The Cost of Freedom: The Violent Exploitation of Black Labor as Essential to Nation Building in Jamaica and the United States of America
With a specific focus on labor, our goal is to demonstrate the inherent violence located within nation-building projects that have performed the slippage of equating freedom with the freedom of people to choose their labor (i.e., wage labor). It is within this context that we situate “work” and “labor” as antithetical to Blackness. Similar to the transmutation of freedom to free labor by the financial and industrial class during Reconstruction, Western constructions of labor and work have been utilized as modalities to suppress liberation. Utilizing interlocutors within Black studies who have theorized the relationship between statecraft and Blackness, we foreground Blackness as a way to move beyond the geographic boundaries of nations in order to understand the intent of capital formations that have demanded the gross exploitation of Black labor throughout the African diaspora. To this end, while our argument is based within Jamaica and the United States, we utilize models of the plantation and the carceral state to demonstrate that the usages of labor as a racialized disciplining force are not bounded to national demarcations. Further, we document how Western nations react to Black radical organizing and communal development in order to suppress ideological formations that expose the decadent and corrupt nature of Western modalities of being that are centered on vile exploitation.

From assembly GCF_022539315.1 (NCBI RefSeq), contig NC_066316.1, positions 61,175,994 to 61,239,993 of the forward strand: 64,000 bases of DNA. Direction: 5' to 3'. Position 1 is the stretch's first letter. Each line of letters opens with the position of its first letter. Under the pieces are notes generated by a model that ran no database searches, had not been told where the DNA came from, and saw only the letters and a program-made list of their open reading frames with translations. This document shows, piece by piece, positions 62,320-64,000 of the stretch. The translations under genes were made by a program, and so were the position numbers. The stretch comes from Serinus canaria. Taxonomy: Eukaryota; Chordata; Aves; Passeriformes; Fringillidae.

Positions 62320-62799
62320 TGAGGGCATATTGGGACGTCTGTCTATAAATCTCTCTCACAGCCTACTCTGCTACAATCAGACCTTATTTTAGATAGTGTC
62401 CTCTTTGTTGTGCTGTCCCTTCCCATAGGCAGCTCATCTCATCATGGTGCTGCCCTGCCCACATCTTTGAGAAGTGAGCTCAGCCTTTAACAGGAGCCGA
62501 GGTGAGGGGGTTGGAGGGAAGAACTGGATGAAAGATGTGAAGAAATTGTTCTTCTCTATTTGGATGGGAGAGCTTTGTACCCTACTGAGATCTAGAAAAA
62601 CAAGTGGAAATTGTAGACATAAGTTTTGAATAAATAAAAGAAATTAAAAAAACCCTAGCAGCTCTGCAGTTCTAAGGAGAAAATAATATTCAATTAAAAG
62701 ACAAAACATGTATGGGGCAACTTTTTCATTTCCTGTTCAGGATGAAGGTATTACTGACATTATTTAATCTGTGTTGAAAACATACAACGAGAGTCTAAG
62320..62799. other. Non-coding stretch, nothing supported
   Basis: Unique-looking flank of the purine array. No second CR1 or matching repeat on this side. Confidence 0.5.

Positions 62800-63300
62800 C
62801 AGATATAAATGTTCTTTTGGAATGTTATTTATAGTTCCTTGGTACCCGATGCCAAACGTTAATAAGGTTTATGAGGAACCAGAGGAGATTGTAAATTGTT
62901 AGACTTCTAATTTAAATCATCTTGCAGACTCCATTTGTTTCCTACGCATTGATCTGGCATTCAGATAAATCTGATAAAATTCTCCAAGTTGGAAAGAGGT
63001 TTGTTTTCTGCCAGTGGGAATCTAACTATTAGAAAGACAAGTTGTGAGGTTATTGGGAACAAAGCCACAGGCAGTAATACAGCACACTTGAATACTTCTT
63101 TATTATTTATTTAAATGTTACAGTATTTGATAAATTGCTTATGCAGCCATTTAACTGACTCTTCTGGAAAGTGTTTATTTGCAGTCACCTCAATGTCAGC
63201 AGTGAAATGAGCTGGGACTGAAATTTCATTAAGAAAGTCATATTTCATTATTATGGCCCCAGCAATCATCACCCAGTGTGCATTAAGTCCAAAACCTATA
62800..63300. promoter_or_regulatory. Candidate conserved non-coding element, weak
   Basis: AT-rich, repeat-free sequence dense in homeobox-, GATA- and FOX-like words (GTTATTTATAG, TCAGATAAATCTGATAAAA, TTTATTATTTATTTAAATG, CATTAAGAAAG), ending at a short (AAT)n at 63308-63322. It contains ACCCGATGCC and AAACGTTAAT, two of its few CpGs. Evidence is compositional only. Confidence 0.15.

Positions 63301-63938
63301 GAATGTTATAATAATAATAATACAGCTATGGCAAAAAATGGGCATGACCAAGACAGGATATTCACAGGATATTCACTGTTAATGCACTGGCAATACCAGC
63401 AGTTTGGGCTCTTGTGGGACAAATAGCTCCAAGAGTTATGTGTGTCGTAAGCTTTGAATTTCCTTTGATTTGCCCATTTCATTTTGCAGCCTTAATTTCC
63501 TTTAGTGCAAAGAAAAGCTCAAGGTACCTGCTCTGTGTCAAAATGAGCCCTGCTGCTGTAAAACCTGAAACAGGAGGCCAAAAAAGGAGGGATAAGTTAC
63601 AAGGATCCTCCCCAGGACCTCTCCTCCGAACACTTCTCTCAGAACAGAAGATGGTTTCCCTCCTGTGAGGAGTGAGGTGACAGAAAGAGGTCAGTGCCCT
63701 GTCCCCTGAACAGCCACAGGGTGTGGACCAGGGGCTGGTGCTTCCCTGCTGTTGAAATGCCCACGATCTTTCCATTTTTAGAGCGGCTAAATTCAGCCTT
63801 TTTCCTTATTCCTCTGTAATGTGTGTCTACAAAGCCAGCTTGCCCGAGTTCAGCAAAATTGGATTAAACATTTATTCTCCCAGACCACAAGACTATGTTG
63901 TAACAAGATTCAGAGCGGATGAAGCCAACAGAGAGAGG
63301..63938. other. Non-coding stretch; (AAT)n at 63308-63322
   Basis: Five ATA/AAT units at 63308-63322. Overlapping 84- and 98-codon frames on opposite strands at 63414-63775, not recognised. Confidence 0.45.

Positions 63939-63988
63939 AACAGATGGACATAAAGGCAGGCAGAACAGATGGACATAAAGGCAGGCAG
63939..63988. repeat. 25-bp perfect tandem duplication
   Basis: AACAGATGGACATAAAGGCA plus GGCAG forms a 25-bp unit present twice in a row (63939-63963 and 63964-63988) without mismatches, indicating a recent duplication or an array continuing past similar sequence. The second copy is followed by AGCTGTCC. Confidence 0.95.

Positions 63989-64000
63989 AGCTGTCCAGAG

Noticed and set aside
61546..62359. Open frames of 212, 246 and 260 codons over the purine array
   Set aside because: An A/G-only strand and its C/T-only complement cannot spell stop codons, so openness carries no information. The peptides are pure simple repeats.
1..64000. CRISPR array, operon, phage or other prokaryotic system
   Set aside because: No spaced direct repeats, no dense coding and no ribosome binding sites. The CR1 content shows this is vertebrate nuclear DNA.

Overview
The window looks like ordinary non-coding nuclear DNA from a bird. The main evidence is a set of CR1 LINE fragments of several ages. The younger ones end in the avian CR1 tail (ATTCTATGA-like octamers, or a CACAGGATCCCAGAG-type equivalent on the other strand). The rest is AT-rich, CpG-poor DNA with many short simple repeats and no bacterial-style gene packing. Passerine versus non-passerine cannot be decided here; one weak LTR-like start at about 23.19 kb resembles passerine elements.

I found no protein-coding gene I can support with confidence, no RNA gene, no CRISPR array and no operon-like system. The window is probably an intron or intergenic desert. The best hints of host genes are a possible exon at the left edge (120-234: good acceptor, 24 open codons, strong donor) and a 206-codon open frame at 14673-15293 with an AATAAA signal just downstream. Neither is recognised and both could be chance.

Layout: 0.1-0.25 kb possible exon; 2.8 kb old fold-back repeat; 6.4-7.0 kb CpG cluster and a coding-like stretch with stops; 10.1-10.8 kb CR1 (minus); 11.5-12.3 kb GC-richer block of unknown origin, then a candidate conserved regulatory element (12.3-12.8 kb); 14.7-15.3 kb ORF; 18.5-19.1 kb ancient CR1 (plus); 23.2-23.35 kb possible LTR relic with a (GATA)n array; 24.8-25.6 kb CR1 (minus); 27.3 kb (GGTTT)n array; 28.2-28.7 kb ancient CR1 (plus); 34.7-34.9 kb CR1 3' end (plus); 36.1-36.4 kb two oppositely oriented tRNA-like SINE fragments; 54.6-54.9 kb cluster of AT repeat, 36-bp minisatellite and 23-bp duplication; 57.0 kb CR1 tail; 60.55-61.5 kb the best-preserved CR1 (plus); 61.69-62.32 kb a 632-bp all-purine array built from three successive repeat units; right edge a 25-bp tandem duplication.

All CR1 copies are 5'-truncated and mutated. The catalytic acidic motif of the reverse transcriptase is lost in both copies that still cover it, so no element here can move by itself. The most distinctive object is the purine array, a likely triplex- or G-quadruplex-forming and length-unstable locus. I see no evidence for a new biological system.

TEMPLE UNIVERSITY PRESS
Philadelphia, Pennsylvania 19122
On behalf of
University of California, Santa Barbara
Santa Barbara, CA 93106
Sponsored by the Regents of the University of California. Copyright © by the Regents of the University of California.
All rights reserved
ISSN 2151-4712 (print)
ISSN 2372-0751 (online)